(7) Translation: For a long time I have had a wish to travel in my vacation to Stockholm to discuss with one of the most outstanding among the now-living chemists J. Berzelius several scientific problems concerning my own work to advance that and to be more useful and active to the university here.

(8) Translation: We cannot envy Osann. The poor man is so awfully hypocondric that sooner or later he will be melancholic. He had drunk water by Mosander [in a spa, H.H.] and got really mad; as soon as he felt himself a little better he hurried home.--He is a good-natured man, but he will most likely never become a chemist. He cannot separate that what is worth to investigate from that what is unworth. He prefers rather the unworthy and involves himself in small details.

(9) The ore was treated with aqua regia, the indissoluble part was filtered, and platinum was precipitated from the received solution as chlorocomplex of ammonia. By thermal decomposition of the precipitate platinum formed a porous spongy mass. Pressing the sponge yielded a well malleable platinum. The method used in Europe was introduced by Wollaston and was kept secret for a long time but did not differ very much from the Russian method used in St. Petersburg.

(10) It was later found that ruthenium solution when treated with nitric acid forms by hydrolysis several hydroxocomplexes with a coordinated NO group, which are indissoluble in the region of pH 2-9 [20].

(11) Translation: As much as I can understand you have found a new substance and I cannot detect in the little crystals, which are able to sublimate, any familiar [substance].

(12) Ru[O.sub.4] is volatile but needs for forming a stronger oxydant than Os[O.sub.4] does; its boiling point is lower, H.H.

(13) Gallussaure osmiumoxide by Osann, H.H.

(14) Translation: That word is put together of the initial letters of platinum and Urals.

(15) Translation: As the metal that by tests seems to be a new element occurs in a bigger amount in platinum from the Ural than the earlier one, and also has a golden metallic lustre, I think that the name ruthenium that was used for the metal found earlier fits better for the element found later.

(16) Carl Claus (1796-1864) was born in Tartu to a Baltic German family. He was educated and started to work at Tartu University. He worked also at Kazan University and later until his death again at Tartu University.

(17) Translation: If Mr. Prof. Claus refers that I have missed the discovery of ruthenium as I have not investigated the hydrochloric extract of the white oxyde, he deceives himself. In my treatment of the platinum residue, printed in Poggendorff's Annalen, Vol. 14 (1828), he can find the investigation of hydrochloric extract from p. 349 to p. 352.

(18) Osann used a test where in the presence of iridium the nitric and hydrochloric acid solution of platinum coloured orange when ammonium chloride was added. H.H.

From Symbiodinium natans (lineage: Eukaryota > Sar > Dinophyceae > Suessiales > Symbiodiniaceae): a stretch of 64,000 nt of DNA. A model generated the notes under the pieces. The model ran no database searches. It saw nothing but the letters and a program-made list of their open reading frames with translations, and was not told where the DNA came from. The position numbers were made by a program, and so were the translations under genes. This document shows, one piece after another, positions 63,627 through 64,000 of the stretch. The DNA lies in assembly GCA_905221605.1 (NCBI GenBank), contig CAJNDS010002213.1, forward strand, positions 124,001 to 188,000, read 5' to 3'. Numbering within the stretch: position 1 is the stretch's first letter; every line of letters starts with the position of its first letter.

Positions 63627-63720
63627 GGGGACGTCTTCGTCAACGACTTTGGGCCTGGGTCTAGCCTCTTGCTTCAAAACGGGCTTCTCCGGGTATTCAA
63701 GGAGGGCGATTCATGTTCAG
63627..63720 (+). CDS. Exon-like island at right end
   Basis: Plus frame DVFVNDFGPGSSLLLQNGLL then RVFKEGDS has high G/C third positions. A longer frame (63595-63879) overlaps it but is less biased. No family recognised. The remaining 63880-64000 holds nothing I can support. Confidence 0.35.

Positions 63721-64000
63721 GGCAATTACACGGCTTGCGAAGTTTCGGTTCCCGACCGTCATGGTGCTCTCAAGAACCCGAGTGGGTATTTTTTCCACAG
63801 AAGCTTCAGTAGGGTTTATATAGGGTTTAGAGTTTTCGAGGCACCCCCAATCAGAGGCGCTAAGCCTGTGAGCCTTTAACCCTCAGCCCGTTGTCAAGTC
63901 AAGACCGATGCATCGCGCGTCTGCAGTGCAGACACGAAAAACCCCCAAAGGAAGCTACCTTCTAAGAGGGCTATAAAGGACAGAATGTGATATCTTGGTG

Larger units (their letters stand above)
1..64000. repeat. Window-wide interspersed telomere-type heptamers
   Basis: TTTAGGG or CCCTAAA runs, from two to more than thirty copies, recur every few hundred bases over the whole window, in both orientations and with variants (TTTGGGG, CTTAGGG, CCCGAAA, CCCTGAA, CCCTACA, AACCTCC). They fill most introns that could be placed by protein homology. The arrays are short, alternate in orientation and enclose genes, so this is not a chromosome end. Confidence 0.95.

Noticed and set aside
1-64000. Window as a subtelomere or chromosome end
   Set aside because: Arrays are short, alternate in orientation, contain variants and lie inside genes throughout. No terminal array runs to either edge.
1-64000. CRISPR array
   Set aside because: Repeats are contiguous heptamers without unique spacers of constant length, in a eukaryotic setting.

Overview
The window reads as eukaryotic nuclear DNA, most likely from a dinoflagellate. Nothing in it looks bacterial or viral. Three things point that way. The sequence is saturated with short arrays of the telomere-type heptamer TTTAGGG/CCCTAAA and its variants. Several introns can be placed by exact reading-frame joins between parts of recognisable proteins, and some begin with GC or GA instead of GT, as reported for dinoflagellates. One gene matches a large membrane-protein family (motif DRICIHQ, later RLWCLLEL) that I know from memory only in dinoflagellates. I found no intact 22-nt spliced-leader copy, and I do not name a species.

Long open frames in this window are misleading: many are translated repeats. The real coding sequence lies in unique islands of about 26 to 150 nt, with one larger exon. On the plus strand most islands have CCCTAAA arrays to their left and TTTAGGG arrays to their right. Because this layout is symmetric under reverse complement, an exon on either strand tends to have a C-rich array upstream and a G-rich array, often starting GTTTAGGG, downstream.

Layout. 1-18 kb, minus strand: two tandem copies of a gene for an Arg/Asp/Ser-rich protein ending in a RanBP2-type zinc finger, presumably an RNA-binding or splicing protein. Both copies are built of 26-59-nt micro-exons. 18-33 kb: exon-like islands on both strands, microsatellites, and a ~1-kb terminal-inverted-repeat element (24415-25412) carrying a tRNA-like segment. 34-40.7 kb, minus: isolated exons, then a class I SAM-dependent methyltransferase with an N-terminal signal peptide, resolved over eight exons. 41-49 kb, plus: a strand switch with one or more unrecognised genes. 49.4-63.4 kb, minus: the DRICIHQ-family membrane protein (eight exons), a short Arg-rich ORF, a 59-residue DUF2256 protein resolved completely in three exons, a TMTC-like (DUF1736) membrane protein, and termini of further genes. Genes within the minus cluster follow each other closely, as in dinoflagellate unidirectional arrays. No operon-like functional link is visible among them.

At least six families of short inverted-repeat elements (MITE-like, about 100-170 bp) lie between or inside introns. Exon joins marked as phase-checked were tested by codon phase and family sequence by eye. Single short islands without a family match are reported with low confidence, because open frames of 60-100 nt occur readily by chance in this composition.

(19) Translation: Although this metal substantially differs from iridium by its solubility in acids as well as by the property not to form any orange-coloured compound of platinum and [ammonia.sup.18] I am still of the opinion that looking back at our deficient knowledge about the properties of iridium, we must restrain from declaring the novelty of that metal until our knowledge in that field extends. But, if the determined differences are valid, I propose the name polin ([TEXT NOT REPRODUCIBLE IN ASCII.], grey). Until then I will regard it temporarily as iridium.

(20) Johann Bartholomaus Trommsdorff (1770-1837) is founder of scientific pharmacy. He published a critical review about Osann's book Beitrage zur Chemie und Physik [4] in the Taschen-Buch fur Chemiker und Apotheker [25] in 1825. He approved Osann's text-book and said that he was a sharp-sighted naturalist and a good experimentator.

(21) Now Tallinn, the capital of Estonia.

(22) Translation: My friends in Reval, does anywhere exist any similar ... Reval with its marvellous surroundings that I can never see again.

(23) Translation: The art to understand the observations will make the naturalist. For that we need the knowledge and ability to distinguish between what is new and what is already known. Sometimes there are absolutely insignificant details among the facts of the case that will lead to the great discovery.
COPYRIGHT 2004 Estonian Academy Publishers
No portion of this article can be reproduced without the express written permission from the copyright holder.
Copyright 2004 Gale, Cengage Learning. All rights reserved.

Article Details
Printer friendly Cite/link Email Feedback
Author:Hodrejarv, Helvi
Publication:Estonian Academy of Sciences: Chemistry
Date:Sep 1, 2004
Previous Article:Kinetics of [[sup.3]H]WAY100635 binding to [5-HT.sub.1A] receptors in rat hippocampal membranes/[[sup.3]H]WAY100635 sidumise kineetika serotoniin 1A...
Next Article:Fifty years of publications on chemistry in the proceedings of the Estonian Academy of Sciences.

Related Articles
The Calculus Gallery: Masterpieces from Newton to Lebesgue.
The courtier and the heretic; Leibniz, Spinoza, and the fate of God in the modern world.
The Calculus Wars: Newton, Leibniz, and the Greatest Mathematical Clash of All Time.
Leibniz reinterpreted.
How the right's gone wrong.
The correspondence of Christian Gottfried Krause; a music lover in the age of sensibility.

Terms of use | Privacy policy | Copyright © 2018 Farlex, Inc. | Feedback | For webmasters